Strider
  • Genre:
    • Platformer
  • Developers:
    • Capcom (ARC/X68/PS1)
    • Tiertex (CPC/ZX/IBM/AMI/ST/C64)
    • Sega (GEN/SMS)
    • Dice (TGCD)
  • Publishers:
    • Capcom (ARC/X68/PS1)
    • U.S. Gold (CPC/ZX/IBM/AMI/ST/C64)
    • US UK Sega (GEN/SMS)
    • Brazil Tec Toy (GEN/SMS)
    • NEC Interchannel (TGCD)
  • Released:
    ARC
    • JP March 1989
    • US UK January 1989
    CPC/ZX/IBM/AMI/ST
    • UK 1989
    GEN
    • JP 09/29/1990
    • US 1990
    • UK Brazil 1991
    C64
    • US UK 1990
    SMS
    • US UK 1991
    • Brazil 1993
    X68
    • JP 11/27/1992
    TGCD
    • JP 09/22/1994
    PS1
    • JP 02/24/2000
    • US 07/29/2000
    • UK 12/15/2000
Score: 80%

This review was published on 06/24/2017.

Strider, known in Japan as Strider Hiryu, is a side-scrolling platform video game originally developed and published by Capcom for the arcades. The arcade version was released in North America and Europe in January 1989 and Japan in March 1989. Due to the game's success in the arcades, it was ported to many home platforms shortly after its initial release. The Amstrad CPC, ZX Spectrum, IBM PC, Amiga, Atari ST, and Commodore 64 versions of the game were developed by Tiertex and published by U.S. Gold in 1989 and 1990. Sega ported the game to its Sega Genesis and Sega Master System in 1990 and 1991, respectively. Capcom also ported the game to the X68000 in Japan on November 27, 1992. The PC Engine CD port was developed by Dice and published by NEC Interchannel in Japan on September 22, 1994. Another port of the game came packaged with Strider 2 for the Sony PlayStation in Japan on February 24, 2000, North America on July 29, 2000, and Europe on December 15, 2000. If you want to play Strider, you have plenty of options.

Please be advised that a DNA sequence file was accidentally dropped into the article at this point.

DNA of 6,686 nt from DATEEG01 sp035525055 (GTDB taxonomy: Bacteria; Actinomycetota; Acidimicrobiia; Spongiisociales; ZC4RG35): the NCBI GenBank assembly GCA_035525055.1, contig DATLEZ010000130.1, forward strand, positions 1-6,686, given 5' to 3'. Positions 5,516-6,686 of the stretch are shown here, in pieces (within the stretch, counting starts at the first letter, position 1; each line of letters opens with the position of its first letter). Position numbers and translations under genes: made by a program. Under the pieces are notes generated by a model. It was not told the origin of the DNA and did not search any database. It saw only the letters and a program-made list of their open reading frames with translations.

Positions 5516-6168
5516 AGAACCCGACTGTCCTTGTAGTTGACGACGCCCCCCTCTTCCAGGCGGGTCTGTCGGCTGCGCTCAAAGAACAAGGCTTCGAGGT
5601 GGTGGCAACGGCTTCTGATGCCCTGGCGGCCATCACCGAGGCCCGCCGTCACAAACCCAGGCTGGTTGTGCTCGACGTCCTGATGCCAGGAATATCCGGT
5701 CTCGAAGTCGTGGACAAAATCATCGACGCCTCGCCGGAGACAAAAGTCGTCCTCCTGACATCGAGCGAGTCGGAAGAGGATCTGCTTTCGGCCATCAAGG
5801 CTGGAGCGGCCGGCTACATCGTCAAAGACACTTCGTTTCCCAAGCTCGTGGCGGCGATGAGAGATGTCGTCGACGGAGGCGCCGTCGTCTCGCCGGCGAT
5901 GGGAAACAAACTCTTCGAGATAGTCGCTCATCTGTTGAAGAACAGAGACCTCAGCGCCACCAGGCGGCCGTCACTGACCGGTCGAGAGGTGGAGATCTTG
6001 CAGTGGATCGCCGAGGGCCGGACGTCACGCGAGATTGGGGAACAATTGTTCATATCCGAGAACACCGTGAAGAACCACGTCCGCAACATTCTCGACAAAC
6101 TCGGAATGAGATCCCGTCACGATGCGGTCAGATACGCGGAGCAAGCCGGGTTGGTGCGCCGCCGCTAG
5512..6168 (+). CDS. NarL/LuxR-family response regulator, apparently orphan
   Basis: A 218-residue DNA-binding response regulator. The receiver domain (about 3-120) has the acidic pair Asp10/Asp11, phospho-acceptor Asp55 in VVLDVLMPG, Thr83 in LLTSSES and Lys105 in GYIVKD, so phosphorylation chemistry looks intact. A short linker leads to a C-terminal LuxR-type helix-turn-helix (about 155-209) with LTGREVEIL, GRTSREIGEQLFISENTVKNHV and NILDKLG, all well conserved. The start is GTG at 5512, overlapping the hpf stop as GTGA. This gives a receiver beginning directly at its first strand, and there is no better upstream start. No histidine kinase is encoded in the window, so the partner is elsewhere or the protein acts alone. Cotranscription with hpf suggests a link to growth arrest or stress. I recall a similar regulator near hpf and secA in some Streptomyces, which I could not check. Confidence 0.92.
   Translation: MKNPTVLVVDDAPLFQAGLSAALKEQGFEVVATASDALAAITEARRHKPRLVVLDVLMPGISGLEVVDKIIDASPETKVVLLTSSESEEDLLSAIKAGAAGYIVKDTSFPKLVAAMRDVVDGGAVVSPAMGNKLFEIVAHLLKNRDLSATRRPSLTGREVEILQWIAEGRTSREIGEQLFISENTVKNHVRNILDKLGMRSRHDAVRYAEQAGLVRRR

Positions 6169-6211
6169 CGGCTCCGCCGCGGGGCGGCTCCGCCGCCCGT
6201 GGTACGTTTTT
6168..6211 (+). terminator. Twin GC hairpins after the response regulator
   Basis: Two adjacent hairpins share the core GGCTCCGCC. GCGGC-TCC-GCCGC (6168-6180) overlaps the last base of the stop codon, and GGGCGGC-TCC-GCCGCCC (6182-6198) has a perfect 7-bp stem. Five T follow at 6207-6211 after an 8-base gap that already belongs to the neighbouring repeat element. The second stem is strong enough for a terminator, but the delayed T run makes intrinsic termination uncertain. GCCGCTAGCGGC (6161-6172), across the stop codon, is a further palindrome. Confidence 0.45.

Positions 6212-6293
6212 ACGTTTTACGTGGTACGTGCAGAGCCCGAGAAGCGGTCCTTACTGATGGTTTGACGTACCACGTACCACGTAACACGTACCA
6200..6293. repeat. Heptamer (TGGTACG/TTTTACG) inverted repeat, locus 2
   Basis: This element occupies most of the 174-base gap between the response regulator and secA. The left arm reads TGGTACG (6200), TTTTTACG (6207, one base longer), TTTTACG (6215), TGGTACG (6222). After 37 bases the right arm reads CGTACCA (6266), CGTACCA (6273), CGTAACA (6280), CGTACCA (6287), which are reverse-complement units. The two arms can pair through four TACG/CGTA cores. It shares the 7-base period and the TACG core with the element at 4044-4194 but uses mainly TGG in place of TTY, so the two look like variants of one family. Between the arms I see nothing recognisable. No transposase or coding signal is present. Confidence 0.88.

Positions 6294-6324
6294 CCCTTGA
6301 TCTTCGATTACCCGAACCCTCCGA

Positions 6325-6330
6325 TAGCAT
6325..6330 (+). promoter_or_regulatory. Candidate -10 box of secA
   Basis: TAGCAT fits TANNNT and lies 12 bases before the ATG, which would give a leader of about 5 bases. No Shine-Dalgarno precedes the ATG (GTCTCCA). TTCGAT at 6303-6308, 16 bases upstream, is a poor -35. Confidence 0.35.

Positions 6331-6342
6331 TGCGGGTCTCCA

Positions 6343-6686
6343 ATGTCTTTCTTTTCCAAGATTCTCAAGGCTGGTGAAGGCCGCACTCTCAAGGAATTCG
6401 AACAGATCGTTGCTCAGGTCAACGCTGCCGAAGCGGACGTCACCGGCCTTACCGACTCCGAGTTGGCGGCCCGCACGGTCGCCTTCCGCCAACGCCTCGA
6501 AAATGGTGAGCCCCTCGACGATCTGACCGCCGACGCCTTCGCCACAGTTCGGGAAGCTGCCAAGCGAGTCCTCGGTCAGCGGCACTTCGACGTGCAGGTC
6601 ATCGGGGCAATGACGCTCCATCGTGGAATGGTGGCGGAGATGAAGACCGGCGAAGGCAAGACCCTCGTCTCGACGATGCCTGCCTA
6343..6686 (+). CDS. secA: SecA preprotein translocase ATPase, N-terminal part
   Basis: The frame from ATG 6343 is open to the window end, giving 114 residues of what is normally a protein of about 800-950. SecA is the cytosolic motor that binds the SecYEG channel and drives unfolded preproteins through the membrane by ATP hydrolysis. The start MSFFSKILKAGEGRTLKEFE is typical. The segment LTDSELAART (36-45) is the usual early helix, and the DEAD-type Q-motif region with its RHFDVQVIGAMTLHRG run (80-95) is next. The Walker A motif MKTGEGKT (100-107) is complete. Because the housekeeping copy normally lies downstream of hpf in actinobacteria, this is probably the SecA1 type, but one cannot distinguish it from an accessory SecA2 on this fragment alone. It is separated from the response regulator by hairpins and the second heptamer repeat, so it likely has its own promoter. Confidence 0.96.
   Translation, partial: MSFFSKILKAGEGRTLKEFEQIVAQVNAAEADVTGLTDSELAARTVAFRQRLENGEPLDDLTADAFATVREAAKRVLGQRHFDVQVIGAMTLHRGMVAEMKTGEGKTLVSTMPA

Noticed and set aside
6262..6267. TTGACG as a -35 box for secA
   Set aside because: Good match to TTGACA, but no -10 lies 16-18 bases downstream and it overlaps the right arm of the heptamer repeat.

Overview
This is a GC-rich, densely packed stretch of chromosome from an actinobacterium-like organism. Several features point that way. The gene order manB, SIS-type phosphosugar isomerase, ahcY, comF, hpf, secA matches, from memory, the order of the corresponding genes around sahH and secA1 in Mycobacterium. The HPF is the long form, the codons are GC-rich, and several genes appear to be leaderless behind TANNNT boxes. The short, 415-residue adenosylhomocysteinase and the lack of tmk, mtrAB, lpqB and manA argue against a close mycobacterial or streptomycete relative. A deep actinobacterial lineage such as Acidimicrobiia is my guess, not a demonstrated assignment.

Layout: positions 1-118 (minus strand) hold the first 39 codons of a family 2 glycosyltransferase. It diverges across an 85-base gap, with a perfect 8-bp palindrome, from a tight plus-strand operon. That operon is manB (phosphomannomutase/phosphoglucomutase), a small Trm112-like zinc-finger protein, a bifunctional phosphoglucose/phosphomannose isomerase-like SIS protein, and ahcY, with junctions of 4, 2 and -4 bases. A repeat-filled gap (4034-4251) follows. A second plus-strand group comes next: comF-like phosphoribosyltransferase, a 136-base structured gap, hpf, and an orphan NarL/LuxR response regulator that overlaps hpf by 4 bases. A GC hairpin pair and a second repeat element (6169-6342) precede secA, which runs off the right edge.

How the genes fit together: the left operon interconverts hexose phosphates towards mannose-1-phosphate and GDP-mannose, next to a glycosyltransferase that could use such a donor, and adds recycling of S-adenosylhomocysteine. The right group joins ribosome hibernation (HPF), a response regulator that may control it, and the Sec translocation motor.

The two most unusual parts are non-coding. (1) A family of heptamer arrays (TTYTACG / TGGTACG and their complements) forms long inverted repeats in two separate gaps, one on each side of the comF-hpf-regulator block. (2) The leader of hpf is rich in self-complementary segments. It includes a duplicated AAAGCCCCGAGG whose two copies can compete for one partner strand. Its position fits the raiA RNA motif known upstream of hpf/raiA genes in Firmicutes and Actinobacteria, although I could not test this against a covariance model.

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Gaming essentially began in the arcades during the late 1970s and early 1980s, but around the mid-to-late 1980s, home consoles were starting to steal the spotlight. After all, being able to play video games from the comfort of your own home is an incredible convenience. To compete with the home console industry, many arcade game developers upped the technical prowess of their arcade machines, which allowed them to create games that were far more advanced than what was found on consoles. Capcom was one such developer. Utilizing their unique CPS-1 arcade hardware, Capcom was able to create some of the most technologically impressive games of the time. One of those games is Strider. Along with Ghosts 'n Goblins, Strider was one of Capcom's biggest hits before the company created the highly successful Street Fighter II. So did Strider deserve all the success and acclaim it garnered back in its heyday? The answer is yes.

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It's almost as if Capcom knew Strider was going to be a hit, because it was a massive project right from the start. In addition to the arcade game, Capcom simultaneously developed a totally different version of the game for the Nintendo Entertainment System. Despite being an altogether different game, the NES version shared the same name as the arcade one. On top of the two games, Capcom also collaborated with a studio called Moto Kikaku to create a manga based on Strider. For the uninitiated, manga is basically the word for a Japanese comic book. The arcade game and manga didn't have much in common, but the plot of the NES game did tie in with it. That's in spite of the strange fact that the NES game never came out in Japan. Anyway, all of this marketing muscle ensured that Strider was going to get the attention it rightfully deserved.